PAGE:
1. Organic Polymers: Preparation, Properties, Classification, Structure
property relationship (Thermoplastic and Thermosetting). Industrial
manufacture of the monomers and the following polymers, Polystyrene,
Polyacrylonitrile, Polymethacrylate, Polymethylmethacrylate, Polyethene,
Polybutadiene, Polyvinylidene, Polycarbonates, Polyesters, Polyurethanes,
Nylon (6,6:6,6:10), Phenolic polyesters, Polyamides, Polysulphones,
Alkyds. Speciality Polymers (Electro-luminescent, Biopolymers,
Conducting polymers), Rubbers (synthetic and natural) and their processing,
Elastomers, Cellulosics, Natural and Synthetic fibers, fiber processing, anti
wrinkle and flame retardant. Comparison of natural and synthetic polymers,
relation between molecular structure and properties. Polymer Processing:
Moulding, compounding, blending. Polymer designing: packaging,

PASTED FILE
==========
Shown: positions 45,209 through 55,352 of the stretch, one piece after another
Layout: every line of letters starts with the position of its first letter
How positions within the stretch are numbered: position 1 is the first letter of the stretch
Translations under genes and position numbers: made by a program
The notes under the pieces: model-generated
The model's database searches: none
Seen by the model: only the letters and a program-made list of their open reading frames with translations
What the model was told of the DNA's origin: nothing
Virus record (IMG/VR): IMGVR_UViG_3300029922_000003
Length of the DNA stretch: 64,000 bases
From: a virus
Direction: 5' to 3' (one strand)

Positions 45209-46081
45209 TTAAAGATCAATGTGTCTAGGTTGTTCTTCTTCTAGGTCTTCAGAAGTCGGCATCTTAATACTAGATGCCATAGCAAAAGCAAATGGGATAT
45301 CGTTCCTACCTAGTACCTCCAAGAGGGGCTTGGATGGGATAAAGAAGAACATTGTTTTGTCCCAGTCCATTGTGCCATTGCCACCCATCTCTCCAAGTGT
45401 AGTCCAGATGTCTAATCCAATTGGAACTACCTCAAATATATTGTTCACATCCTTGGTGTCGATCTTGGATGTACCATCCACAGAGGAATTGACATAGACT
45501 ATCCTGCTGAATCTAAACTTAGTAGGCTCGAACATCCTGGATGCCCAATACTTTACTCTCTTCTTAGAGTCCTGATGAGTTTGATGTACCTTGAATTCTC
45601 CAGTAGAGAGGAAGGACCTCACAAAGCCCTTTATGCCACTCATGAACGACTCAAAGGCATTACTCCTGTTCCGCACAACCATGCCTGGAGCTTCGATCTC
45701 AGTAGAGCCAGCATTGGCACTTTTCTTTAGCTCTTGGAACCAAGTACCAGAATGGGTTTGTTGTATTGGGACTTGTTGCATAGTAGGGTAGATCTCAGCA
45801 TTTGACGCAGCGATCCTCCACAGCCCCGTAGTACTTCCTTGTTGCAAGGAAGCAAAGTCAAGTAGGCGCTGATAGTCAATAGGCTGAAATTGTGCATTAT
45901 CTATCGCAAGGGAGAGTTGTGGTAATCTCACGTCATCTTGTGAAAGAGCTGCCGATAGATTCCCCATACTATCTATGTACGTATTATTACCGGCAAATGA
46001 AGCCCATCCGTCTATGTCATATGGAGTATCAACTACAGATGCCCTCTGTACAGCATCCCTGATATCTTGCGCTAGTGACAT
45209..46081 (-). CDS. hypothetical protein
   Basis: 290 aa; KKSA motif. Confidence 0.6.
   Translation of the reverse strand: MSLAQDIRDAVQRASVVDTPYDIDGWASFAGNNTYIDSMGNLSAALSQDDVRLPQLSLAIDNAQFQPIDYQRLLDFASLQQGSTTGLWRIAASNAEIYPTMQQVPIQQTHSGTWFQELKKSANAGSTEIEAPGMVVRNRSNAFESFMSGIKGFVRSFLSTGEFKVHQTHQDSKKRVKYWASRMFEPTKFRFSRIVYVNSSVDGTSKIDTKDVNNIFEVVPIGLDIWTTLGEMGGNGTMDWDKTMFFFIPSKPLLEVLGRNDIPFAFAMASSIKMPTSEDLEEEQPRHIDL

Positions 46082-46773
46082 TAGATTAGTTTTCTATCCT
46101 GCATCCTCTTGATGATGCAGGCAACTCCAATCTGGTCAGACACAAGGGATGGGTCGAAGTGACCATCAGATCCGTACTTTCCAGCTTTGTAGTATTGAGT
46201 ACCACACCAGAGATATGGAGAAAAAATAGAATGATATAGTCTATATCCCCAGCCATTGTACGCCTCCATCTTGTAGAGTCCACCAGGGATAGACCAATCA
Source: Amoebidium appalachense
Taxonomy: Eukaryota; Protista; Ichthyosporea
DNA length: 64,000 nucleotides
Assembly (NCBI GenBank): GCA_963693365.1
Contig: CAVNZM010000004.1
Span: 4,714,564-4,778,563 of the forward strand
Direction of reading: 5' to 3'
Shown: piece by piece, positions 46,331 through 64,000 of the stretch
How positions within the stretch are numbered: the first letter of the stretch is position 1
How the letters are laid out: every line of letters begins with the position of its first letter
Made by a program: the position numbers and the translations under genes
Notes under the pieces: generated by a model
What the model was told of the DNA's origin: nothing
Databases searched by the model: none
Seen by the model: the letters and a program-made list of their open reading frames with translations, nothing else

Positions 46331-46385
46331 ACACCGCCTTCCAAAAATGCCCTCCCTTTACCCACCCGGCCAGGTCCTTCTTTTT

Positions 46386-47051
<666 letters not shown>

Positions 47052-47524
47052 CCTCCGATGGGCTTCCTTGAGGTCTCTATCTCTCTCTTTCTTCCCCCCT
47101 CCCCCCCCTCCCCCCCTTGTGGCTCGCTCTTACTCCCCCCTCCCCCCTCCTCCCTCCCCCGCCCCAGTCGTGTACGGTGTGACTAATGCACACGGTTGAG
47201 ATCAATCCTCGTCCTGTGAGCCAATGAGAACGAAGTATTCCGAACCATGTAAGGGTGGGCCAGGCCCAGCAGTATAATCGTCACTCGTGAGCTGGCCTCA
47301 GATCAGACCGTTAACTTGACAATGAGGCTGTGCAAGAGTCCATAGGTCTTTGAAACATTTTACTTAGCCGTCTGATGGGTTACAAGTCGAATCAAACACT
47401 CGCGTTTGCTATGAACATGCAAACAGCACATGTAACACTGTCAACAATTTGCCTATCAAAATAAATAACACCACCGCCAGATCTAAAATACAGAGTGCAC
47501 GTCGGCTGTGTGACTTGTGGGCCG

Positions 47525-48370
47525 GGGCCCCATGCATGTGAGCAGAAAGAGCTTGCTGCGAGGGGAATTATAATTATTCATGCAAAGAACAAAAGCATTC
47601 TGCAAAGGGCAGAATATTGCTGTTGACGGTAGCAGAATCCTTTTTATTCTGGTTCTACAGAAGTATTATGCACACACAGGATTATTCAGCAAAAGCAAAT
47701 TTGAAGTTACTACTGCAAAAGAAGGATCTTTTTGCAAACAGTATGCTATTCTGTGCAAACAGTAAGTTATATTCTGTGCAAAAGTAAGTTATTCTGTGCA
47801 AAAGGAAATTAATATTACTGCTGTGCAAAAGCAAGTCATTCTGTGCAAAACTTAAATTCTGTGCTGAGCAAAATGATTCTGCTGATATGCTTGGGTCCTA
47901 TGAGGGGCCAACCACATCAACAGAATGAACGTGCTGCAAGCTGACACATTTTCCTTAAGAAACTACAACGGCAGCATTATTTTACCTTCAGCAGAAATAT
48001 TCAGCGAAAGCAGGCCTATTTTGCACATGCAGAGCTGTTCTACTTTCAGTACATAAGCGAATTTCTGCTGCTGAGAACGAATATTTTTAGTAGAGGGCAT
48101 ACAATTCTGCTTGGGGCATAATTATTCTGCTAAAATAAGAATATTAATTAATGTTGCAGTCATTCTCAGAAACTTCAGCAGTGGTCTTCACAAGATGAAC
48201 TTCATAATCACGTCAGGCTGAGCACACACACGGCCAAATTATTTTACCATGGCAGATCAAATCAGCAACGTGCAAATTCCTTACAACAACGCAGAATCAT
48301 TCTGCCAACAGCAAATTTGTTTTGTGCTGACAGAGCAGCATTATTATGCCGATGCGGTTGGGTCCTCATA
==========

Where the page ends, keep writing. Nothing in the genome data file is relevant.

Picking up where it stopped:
certification and process evaluation.
2. Inorganic Polymers: Classification, preparation, properties and uses of
boron containing polymers, phosphorus containing polymers, silicon
containing polymers, Silicones (fluid, elastomers and resins) and sulphur
containing polymers(SN)x.
ICPP-505: PRACTICAL INDUSTRIAL CHEMISTRY
1. Preparation of Malachite Green.
2. Preparation of Methyl Orange.
3. Preparation of Maleic Anhydride/ glyptal resin.
4. Preparation of Caprolactum.
Page 63 of 80
5. Preparation of Polystyrene.
6. Preparation of phenol formaldehyde and urea formaldehyde.
7. Preparation of Hexamethylenediamine and Adipic acid.
8. Preparation of nylon 6,6.
9. Molecular weight determination of a polymer (nylon 6,6) by end group
analysis.
10. Estimation of amino acid.
11. Estimation of amino group.
Suggested Readings
1. K.J. Saunders: Organic Polymer Chemistry, Chapmann & Hall, London.
2. P.J. Flory: Principles of Polymer Chemistry, Cornell University Press, NY.
3. G. Odian: Principles of Polymerization, John Wiley & Sons Inc, NY.
4. James E. Mark, Hary Allcock, Robert West, Inorganic Polymers, Prentice
Hall Englewood.
Page 64 of 80
PAPER-20
Elective-1: Any one out of
EL 310 (I) GREEN CHEMISTRY
EL 310 (II) POLYMER SCIENCE
EL 310 (III) BIOTECHNOLOGY
EL 310 (IV) FORENSIC SCIENCE
EL 310 (i) GREEN CHEMISTRY